26 May 2008

Okay, remember how a few months back, I spent a day in geeky abandon, obsessing over the logo used in the main title sequence of Terminator: The Sarah Connor Chronicles? This is what I ended up doing with it:

This was probably the last graphic I made for fun and not profit before my beloved laptop, Synergy, died a death. Hence a lot of the radio silence from me, as I waited until I could a) afford a new PC and b) get it set up at home. The new PC is, possibly ironically, named Mr Smith, thus continuing my habit since the late 1980s of naming my computers after fictional AIs. I still have a lot of tricking out I still need to do (like remembering to transfer all my Custom Shapes and PhotoShop brushes from work to home), but the last week I've started on the massive backlog that built up while I was offline nights and week-ends.

I will say, however, that suddenly finding myself with time in the evenings, a friend got me hooked on Bones and I marathonned the first three seasons, prior to the finale a fortnight ago. Mainlining that much story in so brief a period of time, right now it's like a mad summer fling. By the time I hit the s1 Christmas episode "The Man in the Fallout Shelter", I was hooked. By the time I reached "Two Aliens in a Spaceship" I went from "God, this is fun" to "OMG this is really brilliantly done" due to the writing and stellar performances. I will say that while I enjoy the Old Skool sexual tension between Booth and Brennan (I did grow up with Scarecrow & Mrs King, Remington Steele, and Moonlighting after all) it's Hodgins and Angela in whom I've invested massively. I just am totally charmed by them, and hope series 4 does well by the Squint Squad. TJ Thyne and Michaela Conlin just light up the screen, and I've come to really love Tamara Taylor as well (though I do miss Dr Goodman, I recognise the story came first, and Cam was a smart story choice). And I really hope we see Zack as recurring, so his storyline could get closure too.

But overall, I really do love the character-driven stories, organic character development, and just the care taken with the relationships, particularly in the first two years (season 2 is so far my all-time fave, for consistantly solid storytelling). A lot of the things I have issues with the most recent episodes I think may be pacing and structure related to the WGA Strike. But it's so amazing to see a hit drama with such strong female characters who act like real women. I'm not just talking about Bechdel's Rule. It's amazing seeing female friendships portrayed so strongly, and consistantly. And also, how much do I love that the chicks in the Anthropology Unit all have the kickass offices with sofas, while the boys have workstations? Tiny, tiny workstations?

Sorry. Just had a moment of total geek girl glee.

I've also spent the last few months at my day job, attempting to if not master, then at least learn the basics of laying out websites using CSS. Hence the revolving (and hopefully ever increasing) styles you can load to view my homepage. Like many people gone crusty and curmudgeon-y before their time, having to learn new things makes me cranky. Like most people, I am slow to change because I like knowing what I'm doing, and doing things well, and being able to present myself at my best. And no-one does things well when they are still learning. And dude, it sucks. It's a basic human thing: we all love doing things we're good at, and want to be good at new things immediately. It's also reality that it takes months if not years to master new tools and rewire our brains to use them as effectively as possible. Being Old Skool, I code by hand. And CSS Layouts are a tough new thing to master when you're a Homebrewer, and need to know what every line of code does and why, which you obviously never learn if you use a WYSIWYG and only ever look at the front end design. It would be like an Engineer never getting out of the simulator to get her hands on an actual internal combustion engine. Building things means knowing how exactly things work together, so you can pull it apart and put it back together better stronger faster. And also, in the corporate world, as quickly and efficiently as possible, on a client's whim.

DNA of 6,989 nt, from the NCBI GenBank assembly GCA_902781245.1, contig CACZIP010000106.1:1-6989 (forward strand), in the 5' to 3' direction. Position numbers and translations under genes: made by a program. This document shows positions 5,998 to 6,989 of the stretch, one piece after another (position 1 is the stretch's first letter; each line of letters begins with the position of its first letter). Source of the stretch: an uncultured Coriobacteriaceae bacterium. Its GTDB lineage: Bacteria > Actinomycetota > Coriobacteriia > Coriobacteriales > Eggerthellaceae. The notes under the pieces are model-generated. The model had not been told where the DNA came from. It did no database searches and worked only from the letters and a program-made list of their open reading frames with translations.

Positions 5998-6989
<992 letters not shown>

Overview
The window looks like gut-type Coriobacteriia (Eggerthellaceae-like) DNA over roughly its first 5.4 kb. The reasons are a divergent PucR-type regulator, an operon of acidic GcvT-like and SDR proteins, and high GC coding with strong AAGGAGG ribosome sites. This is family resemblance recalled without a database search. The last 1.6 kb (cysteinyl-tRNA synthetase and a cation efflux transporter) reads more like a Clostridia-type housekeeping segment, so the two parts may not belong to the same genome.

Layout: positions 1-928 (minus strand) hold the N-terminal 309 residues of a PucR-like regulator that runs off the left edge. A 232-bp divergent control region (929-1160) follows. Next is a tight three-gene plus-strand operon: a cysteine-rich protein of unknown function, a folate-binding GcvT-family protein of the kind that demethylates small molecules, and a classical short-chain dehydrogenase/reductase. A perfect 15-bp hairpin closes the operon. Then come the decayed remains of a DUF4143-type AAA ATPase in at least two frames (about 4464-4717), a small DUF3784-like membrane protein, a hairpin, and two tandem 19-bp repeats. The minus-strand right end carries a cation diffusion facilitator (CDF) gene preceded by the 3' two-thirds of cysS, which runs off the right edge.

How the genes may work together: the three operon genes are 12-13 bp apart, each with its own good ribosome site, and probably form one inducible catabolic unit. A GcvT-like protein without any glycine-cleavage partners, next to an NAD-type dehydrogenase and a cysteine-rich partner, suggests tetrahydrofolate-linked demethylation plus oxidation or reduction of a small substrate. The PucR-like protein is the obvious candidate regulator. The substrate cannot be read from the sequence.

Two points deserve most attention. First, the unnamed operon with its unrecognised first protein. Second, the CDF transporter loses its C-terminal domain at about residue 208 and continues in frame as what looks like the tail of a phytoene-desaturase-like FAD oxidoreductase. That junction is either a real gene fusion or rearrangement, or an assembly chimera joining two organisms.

So it's a really steep climb. I picked up HTML instinctively, and worked with it for over 10 years, learning and assimilating new developments as I went. I've have been laying out sites using tables for so long, it's second nature. I can still look at a flat graphic, and tell you exactly how to cut it apart, and lay it out in HTML, before ever even sitting down to write a line of code. I've never used an algorithm to slice and dice a site; it feels alien and wrong to me. But layout using CSS doesn't work the way HTML does. And not all browsers render the same code the same way--so there are elaborate fixes and patches and tricks you have to learn, akin to what you had to deal with back in the late 1990s, coding for both Netscape and IE. So there's a time warp element too, of living in the future, yet experiencing frustrations I haven't had to deal with nearly a decade. But I'm determined to get there.

Speaking of time warps.... next blog entry, I promise, Adventures of the Galaxy Rangers nostalgia.

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